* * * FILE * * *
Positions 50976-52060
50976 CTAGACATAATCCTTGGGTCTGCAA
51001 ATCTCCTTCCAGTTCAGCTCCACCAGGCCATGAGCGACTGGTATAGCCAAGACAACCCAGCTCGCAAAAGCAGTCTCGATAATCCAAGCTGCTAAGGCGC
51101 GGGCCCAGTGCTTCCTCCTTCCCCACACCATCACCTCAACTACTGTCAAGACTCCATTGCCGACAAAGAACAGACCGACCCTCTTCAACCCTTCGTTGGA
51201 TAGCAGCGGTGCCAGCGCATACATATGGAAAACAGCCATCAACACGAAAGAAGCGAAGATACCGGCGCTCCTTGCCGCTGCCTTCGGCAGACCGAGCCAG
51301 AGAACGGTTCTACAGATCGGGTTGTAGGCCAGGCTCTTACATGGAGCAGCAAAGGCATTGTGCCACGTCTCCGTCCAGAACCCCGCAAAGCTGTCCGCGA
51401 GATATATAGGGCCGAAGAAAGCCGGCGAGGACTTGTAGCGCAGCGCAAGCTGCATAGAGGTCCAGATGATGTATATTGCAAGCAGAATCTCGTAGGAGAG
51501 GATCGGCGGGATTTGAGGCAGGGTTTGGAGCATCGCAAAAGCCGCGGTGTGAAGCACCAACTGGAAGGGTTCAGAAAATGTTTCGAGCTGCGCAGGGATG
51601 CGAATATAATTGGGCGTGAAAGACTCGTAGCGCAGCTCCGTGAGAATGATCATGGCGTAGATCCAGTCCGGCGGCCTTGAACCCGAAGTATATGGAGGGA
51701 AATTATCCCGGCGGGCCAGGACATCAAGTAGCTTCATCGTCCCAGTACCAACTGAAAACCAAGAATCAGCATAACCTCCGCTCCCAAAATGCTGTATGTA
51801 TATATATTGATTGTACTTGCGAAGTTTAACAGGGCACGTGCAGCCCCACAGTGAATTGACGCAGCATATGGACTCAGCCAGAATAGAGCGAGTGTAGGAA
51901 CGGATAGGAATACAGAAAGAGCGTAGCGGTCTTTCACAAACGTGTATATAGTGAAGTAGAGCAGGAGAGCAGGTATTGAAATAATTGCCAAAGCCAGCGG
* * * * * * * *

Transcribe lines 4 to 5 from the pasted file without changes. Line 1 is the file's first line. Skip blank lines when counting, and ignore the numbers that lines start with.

51101 GGGCCCAGTGCTTCCTCCTTCCCCACACCATCACCTCAACTACTGTCAAGACTCCATTGCCGACAAAGAACAGACCGACCCTCTTCAACCCTTCGTTGGA
51201 TAGCAGCGGTGCCAGCGCATACATATGGAAAACAGCCATCAACACGAAAGAAGCGAAGATACCGGCGCTCCTTGCCGCTGCCTTCGGCAGACCGAGCCAG